The United Kingdom enjoys nothing more than talking about the weather and in 2018 there has been much to discuss. Over the past few months, the country has gone from shivering in sub-zero temperatures to experiencing one of the hottest summers on record.

Although the sun may be more welcome than the snow, it can still cause headaches for employers. This update outlines the factors that they should keep in mind when the mercury starts rising.

Working indoors

While health and safety laws do not specify maximum and minimum workplace temperatures, they do stipulate that the temperature inside buildings should be reasonable during working hours.

There is no legal definition of 'reasonable' and this will depend to some extent on what workers are doing, with more active tasks requiring a cooler temperature. The Health and Safety Executive (HSE) code of practice suggests a minimum of 16 degrees Celsius (or 13 degrees Celsius if the work is particularly physical), but provides no maximum temperature. However, for most kinds of work, the acceptable range lies between 16 and 24 degrees Celsius.

The HSE's guidance advises employers to focus on their workers' "thermal comfort" (ie, their perception of temperature and the effect that it has on them) when regulating workplace temperatures. According to the HSE, those experiencing thermal discomfort will make more mistakes and operate more dangerously in the workplace.

The HSE sets out the following factors that determine the level of thermal comfort experienced by workers:

  • environmental factors:
    • air temperature;
    • radiant temperature (ie, the presence of hot objects);
    • air velocity; and
    • humidity; and
  • personal factors:
    • clothing insulation; and
    • metabolic heat (ie, the heat that individuals naturally produce).

The HSE has published a thermal comfort checklist that can help employers to identify issues. Although not intended as a proper risk assessment, more than two ticks indicate that there may be a problem with heat in the workplace.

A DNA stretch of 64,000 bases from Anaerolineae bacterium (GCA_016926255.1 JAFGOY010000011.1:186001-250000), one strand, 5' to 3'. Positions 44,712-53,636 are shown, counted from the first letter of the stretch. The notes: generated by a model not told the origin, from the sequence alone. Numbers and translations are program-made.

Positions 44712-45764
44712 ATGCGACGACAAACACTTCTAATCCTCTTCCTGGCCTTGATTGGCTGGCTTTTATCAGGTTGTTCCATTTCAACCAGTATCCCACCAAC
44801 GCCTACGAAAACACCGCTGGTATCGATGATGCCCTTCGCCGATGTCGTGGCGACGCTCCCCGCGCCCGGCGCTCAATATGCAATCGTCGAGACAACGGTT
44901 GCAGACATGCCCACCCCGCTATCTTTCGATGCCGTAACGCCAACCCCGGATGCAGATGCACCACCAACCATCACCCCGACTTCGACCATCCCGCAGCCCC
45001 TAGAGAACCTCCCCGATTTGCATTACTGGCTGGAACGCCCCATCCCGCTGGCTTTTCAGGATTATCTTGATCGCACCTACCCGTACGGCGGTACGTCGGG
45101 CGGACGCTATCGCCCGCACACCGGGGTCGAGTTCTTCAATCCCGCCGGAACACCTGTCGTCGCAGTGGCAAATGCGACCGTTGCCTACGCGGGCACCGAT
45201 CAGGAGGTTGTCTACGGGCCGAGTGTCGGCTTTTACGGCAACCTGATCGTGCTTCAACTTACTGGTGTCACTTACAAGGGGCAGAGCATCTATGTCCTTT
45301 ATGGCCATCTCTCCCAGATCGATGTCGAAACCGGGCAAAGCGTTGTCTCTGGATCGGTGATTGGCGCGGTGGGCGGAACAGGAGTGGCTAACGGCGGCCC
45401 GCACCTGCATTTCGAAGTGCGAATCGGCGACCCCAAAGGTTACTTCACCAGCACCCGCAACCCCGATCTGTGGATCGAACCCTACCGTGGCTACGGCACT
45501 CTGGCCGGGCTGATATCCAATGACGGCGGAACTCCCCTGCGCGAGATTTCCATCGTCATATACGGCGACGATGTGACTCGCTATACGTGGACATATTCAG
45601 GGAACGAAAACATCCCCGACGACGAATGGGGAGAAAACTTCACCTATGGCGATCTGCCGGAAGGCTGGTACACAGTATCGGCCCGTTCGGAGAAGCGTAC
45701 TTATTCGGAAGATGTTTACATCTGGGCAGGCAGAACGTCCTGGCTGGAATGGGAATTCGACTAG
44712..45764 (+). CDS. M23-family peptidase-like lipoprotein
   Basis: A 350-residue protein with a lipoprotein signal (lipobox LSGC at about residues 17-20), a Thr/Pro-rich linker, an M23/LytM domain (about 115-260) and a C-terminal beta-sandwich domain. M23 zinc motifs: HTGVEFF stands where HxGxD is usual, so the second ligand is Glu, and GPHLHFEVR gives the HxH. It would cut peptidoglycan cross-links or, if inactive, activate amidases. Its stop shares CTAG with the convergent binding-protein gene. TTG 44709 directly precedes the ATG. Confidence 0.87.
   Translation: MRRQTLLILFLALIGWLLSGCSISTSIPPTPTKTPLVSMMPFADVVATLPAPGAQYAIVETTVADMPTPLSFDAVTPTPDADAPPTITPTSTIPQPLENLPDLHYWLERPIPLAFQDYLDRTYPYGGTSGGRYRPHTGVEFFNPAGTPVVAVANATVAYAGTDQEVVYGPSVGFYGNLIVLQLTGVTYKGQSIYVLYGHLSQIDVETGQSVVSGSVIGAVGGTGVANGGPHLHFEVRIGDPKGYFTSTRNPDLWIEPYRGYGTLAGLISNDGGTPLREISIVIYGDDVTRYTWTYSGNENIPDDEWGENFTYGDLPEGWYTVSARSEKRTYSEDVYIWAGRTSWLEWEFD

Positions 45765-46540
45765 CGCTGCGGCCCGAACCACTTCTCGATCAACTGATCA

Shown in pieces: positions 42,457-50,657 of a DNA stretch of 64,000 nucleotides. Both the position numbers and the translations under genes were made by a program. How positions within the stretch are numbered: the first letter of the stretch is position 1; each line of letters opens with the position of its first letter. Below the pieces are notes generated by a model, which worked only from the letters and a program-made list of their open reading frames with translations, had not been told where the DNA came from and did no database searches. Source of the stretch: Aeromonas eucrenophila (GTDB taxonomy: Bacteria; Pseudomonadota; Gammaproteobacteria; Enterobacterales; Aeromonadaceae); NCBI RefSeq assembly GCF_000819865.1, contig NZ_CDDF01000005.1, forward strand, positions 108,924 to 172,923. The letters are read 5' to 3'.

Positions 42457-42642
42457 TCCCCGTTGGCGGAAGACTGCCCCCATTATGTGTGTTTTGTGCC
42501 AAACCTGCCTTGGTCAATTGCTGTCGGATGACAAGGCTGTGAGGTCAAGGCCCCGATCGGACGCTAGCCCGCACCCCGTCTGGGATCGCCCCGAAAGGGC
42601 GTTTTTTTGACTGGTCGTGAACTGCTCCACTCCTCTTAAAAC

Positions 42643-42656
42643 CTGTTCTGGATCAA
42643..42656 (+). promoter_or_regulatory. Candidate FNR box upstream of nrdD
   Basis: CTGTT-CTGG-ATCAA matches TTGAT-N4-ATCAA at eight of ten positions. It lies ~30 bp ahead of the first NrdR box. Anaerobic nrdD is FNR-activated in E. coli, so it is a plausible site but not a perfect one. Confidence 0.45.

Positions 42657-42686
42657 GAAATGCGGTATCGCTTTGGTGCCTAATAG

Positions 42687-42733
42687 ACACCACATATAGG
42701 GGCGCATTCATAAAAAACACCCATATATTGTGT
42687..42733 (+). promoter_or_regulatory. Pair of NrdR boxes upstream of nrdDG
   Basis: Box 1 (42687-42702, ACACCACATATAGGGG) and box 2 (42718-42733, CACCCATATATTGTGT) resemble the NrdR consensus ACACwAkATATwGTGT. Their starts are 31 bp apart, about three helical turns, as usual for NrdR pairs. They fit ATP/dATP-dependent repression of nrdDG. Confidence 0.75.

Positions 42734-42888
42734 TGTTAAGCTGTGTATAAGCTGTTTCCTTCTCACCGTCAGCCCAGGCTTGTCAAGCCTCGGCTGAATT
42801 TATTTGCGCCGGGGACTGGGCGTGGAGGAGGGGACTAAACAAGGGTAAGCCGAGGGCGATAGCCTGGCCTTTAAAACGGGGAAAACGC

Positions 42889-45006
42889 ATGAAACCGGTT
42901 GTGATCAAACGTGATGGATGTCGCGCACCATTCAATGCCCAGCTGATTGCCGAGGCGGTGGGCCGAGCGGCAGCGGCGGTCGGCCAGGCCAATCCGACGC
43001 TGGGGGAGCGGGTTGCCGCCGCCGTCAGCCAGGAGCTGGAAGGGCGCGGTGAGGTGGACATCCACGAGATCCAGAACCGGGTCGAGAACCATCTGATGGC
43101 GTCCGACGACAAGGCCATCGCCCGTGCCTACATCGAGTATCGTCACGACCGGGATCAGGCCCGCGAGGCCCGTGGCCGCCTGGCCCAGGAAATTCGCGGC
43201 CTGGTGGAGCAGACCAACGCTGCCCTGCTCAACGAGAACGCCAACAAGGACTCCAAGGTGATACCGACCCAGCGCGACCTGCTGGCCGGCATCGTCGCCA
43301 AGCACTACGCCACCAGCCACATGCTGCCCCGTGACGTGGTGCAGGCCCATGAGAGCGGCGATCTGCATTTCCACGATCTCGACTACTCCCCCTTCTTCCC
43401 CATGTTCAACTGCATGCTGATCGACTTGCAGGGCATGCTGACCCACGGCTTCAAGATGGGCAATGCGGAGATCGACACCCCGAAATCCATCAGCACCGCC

In hot weather, employers should consider steps to achieve a more comfortable environment, such as:

  • using air conditioning units or fans;
  • shading windows; and
  • increasing ventilation.

Employers could also consider relaxing dress codes in order for employees to stay cooler.

Working outdoors

For those who work outdoors or in an environment without air conditioning, work can become particularly exhausting in hot weather. Heat and dehydration detrimentally affect decision making and physical ability, while heavy sweating can make the working experience uncomfortable and unpleasant.

If possible, work should be rescheduled to cooler times of the day or longer and more frequent breaks should be allowed, with somewhere shady to rest. To keep employees happy and productive, they should have access to sufficient water to remain fully hydrated throughout the working day.

Employers should ensure that workers have appropriate clothing to protect them from the sun (eg, hats and long-sleeved tops). In addition, skin cancer is the fifth most common cancer in the United Kingdom; therefore, employers should ensure that all employees working outside have access to sunscreen with a high-protection factor.


Temperatures exceeding 27 degrees Celsius can cause steel railway tracks to swell and buckle. Speed restrictions become necessary to minimise stress to the line and enable drivers to identify warped tracks and stop in time. In addition, with roads melting in the heat, drivers can also face delays.

As such, absences and lateness become more common during a heatwave. Unless strict punctuality is crucial, employers should consider a more relaxed approach to delays.

If workers fail to attend work for a reason outside their control (eg, heat-related travel disruptions), they may not be legally entitled to payment. However, employers should be cautious about docking workers' pay. Not only is this likely to have a negative effect on employees' morale, but it could also give rise to adverse publicity.

Guidance from the Advisory, Conciliation and Arbitration Service advocates a flexible approach in such situations, stating: "The handling of bad weather and travel disruption can be an opportunity for an employer to enhance staff morale and productivity by the way it is handled."

Walking on sunshine

Sunny days make many people feel more cheerful and fine weather may provide an opportunity for some impromptu and low-cost employee bonding. Employers may decide to spend some of their social budget on organised fun, such as a lunchtime picnic or post-work softball game. After all, the opportunity may not last.

For further information on this topic please contact Bethan Carney or Tom Heys at Lewis Silkin by telephone (+44 20 7074 8000?) or email ( or The Lewis Silkin website can be accessed at

This article was first published by the International Law Office, a premium online legal update service for major companies and law firms worldwide. Register for a free subscription.